ASHOK KANTHA: Ambassador Ashok Kumar Kantha is a former Secretary, Ministry of External Affairs, a former Ambassador of India to China and a former High Commissioner of India to Sri Lanka; and to Malaysia.






NALIN SURIE: Ambassador Nalin Surie, is a former Secretary in the Ministry of External Affairs, a former Ambassador of India to China and to Poland and a former High Commissioner to the UK. He is presently the Director General of Indian Council of World Affairs (ICWA), New Delhi.

China: An Insight - and -  the State of India - China Bilateral Relations


(This article is an updated and revised version of a talk by the author, delivered at the Indian Institute of Technology (IIT), Guwahati on April 17, 2017,  under the Distinguished Lecture Series of the Public Diplomacy Division of the Ministry of External Affairs, and is published under arrangement with them, and with their permission.)


NIRMALA JOSHI: Prof. Nirmala Joshi is a former Professor, Centre for Russian and Central Asian Studies, School of International Studies, Jawaharlal Nehru University (JNU) New Delhi.

Indian Engagement with Central Asia : The Regional Context

(Tentative Working Title)

Whether in the past or in the present the Central Asian Republics ( CARs ) hold immense geopolitical / strategic significance for India. After the break-up of the Soviet Union in 1991 a fundamental shift occurred in international politics; a shift from Europe to Asia particularly to vast Eurasian landmass. In the process Halford Mackinder’s theory of geopolitics ; the heartlands of Eurasia and ‘ pivot of history ‘ regained a heightened prominence in international politics. Central Asia’s geopolitical location in the centre of Eurasia and its abundant wealth of natural resources has been attracting world attention. The Russian Federation, the Peoples Republic of China and the United States of America  have established their presence in the region and are jockeying to expand their influence and build leverages.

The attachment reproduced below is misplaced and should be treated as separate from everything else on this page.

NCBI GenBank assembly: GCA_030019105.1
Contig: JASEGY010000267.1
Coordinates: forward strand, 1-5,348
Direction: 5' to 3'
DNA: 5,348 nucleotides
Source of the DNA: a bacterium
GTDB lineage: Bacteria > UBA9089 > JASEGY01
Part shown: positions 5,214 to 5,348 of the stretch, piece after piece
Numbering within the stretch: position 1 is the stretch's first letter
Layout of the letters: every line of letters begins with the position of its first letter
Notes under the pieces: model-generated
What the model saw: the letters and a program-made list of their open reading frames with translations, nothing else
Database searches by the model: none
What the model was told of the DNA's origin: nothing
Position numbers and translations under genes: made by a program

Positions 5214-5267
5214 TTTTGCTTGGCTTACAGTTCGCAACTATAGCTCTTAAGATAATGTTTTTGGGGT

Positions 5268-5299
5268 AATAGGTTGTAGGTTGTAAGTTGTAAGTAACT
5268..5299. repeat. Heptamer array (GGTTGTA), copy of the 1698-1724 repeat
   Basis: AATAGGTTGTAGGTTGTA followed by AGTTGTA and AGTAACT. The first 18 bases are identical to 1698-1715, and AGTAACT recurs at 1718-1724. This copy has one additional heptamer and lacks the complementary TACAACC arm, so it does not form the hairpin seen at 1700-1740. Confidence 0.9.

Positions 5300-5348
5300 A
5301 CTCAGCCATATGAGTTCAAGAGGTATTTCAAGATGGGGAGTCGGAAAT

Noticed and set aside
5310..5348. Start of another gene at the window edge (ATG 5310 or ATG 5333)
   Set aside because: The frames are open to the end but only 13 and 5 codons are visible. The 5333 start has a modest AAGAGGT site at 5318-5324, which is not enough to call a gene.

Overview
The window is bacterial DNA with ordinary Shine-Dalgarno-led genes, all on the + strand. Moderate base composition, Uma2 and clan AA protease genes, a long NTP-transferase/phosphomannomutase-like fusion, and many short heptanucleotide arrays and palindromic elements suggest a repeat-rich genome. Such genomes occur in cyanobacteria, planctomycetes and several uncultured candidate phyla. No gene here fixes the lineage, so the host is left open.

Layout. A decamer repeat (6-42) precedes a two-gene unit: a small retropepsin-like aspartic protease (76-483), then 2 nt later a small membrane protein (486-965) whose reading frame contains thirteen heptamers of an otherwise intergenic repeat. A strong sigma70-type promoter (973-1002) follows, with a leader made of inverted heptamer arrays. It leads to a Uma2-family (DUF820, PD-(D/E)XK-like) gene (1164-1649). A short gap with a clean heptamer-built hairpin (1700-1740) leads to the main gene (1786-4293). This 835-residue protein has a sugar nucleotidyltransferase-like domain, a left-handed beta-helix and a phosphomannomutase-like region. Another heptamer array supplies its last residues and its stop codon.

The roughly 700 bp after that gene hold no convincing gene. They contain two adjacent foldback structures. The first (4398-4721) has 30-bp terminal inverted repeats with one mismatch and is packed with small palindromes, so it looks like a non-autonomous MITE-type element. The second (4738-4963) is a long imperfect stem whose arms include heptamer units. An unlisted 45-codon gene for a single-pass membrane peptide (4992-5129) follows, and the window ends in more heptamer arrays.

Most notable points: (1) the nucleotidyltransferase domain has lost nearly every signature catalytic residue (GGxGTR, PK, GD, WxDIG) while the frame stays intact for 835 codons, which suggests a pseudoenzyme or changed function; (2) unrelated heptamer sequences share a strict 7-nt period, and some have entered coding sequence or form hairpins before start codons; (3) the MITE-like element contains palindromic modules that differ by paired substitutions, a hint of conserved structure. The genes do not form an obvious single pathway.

The competition for Central Asia has taken the form of respective regional groupings vying to expand their operational activities and possibly control the region. These are the Collective Security Treaty Organisation and the Eurasian Economic Union led by Russia, the ambitious Silk Road Economic Belt is a Chinese initiative, while the New Silk Road Strategy project has the backing of the U S .In view of the above the space for Indian engagement appears limited. It should however, be noted that these regional initiatives have global ramifications -  attainment of a global power status. 

The article would explore areas for India to build durable partnership. .It would focus on the region; local aspirations in capacity building in the security sphere and skill development in areas of economic development, infrastructure activities especially in the provinces which will facilitate Indian access to the region,  strengthening  political cooperation and the rich legacy of historical ties and cultural contacts.


BHASWATI MUKHERJEE: Ambassador Bhaswati Mukherjee, is a former PermanentRepresentative to UNESCO, Paris; former Ambassador of India to the Netherlands

India and the United Nations, its reforms and its role in a globalized world

(This article is an updated and revised version of a talk by the author, delivered at the National Institute of Technology (NIT), Goa on March 17, 2017, under the Distinguished Lecture Series of the Public Diplomacy Division of the Ministry of External Affairs, and is published under arrangement with them, and with their permission.)






VIVEK MISHRA: Dr. Vivek Mishra is an Assistant Professor, Netaji Institute for Asian Studies, Kolkata. Assistant Professor, Netaji Institute for Asian Studies, Kolkata.

Yogendra Kumar (Ed.): Wither Indian Ocean Maritime Order?, (New Delhi, KW Publishers, 2017) Pages 292, Price: Rs. 880.00


M. MATHESWARAN: Air Marshall M. Matheshwaran (Retd) is a  Former Deputy Chief of the Integrated Defence Staff.

Ajey Lele, Fifty Years of the Outer Space Treaty: Tracing the Journey (New Delhi, 2017, Pentagon Press), Pages: .... Price: Rs. 995


RAJESH RAJAGOPALAN: Prof. Rajesh Rajagopalan is Professor in International Politics, School of International Studies, Jawaharlal Nehru University, New Delhi.

Sten Rynning (Ed.), South Asia and the Great Powers: International Relations and Regional Security, (London, UK, I.B.Tauris Publishers, 2017) Pages: 320, Price: £59.00